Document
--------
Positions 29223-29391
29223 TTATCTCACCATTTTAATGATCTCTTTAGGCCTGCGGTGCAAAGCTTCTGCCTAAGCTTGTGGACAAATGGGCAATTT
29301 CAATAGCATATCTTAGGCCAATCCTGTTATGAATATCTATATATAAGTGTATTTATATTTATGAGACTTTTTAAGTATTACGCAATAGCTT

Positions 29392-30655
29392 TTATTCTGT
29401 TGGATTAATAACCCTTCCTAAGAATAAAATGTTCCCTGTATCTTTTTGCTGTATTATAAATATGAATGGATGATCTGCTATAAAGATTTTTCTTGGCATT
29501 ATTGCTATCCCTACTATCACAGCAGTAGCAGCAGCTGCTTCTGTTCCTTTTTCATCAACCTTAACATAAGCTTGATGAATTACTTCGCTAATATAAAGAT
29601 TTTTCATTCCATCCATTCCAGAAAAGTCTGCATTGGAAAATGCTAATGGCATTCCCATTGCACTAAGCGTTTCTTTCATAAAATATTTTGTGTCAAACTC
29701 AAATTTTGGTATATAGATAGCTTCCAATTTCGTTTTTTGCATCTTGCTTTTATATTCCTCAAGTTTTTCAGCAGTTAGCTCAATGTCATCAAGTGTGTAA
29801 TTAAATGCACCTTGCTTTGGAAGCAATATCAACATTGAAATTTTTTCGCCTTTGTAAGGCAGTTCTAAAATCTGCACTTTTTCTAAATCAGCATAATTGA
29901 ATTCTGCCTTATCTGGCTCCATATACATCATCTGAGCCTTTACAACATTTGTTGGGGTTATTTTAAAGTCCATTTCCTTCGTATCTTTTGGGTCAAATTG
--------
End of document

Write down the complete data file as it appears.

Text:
Positions 29223-29391
29223 TTATCTCACCATTTTAATGATCTCTTTAGGCCTGCGGTGCAAAGCTTCTGCCTAAGCTTGTGGACAAATGGGCAATTT
29301 CAATAGCATATCTTAGGCCAATCCTGTTATGAATATCTATATATAAGTGTATTTATATTTATGAGACTTTTTAAGTATTACGCAATAGCTT

Positions 29392-30655
29392 TTATTCTGT
29401 TGGATTAATAACCCTTCCTAAGAATAAAATGTTCCCTGTATCTTTTTGCTGTATTATAAATATGAATGGATGATCTGCTATAAAGATTTTTCTTGGCATT
29501 ATTGCTATCCCTACTATCACAGCAGTAGCAGCAGCTGCTTCTGTTCCTTTTTCATCAACCTTAACATAAGCTTGATGAATTACTTCGCTAATATAAAGAT
29601 TTTTCATTCCATCCATTCCAGAAAAGTCTGCATTGGAAAATGCTAATGGCATTCCCATTGCACTAAGCGTTTCTTTCATAAAATATTTTGTGTCAAACTC
29701 AAATTTTGGTATATAGATAGCTTCCAATTTCGTTTTTTGCATCTTGCTTTTATATTCCTCAAGTTTTTCAGCAGTTAGCTCAATGTCATCAAGTGTGTAA
29801 TTAAATGCACCTTGCTTTGGAAGCAATATCAACATTGAAATTTTTTCGCCTTTGTAAGGCAGTTCTAAAATCTGCACTTTTTCTAAATCAGCATAATTGA
29901 ATTCTGCCTTATCTGGCTCCATATACATCATCTGAGCCTTTACAACATTTGTTGGGGTTATTTTAAAGTCCATTTCCTTCGTATCTTTTGGGTCAAATTG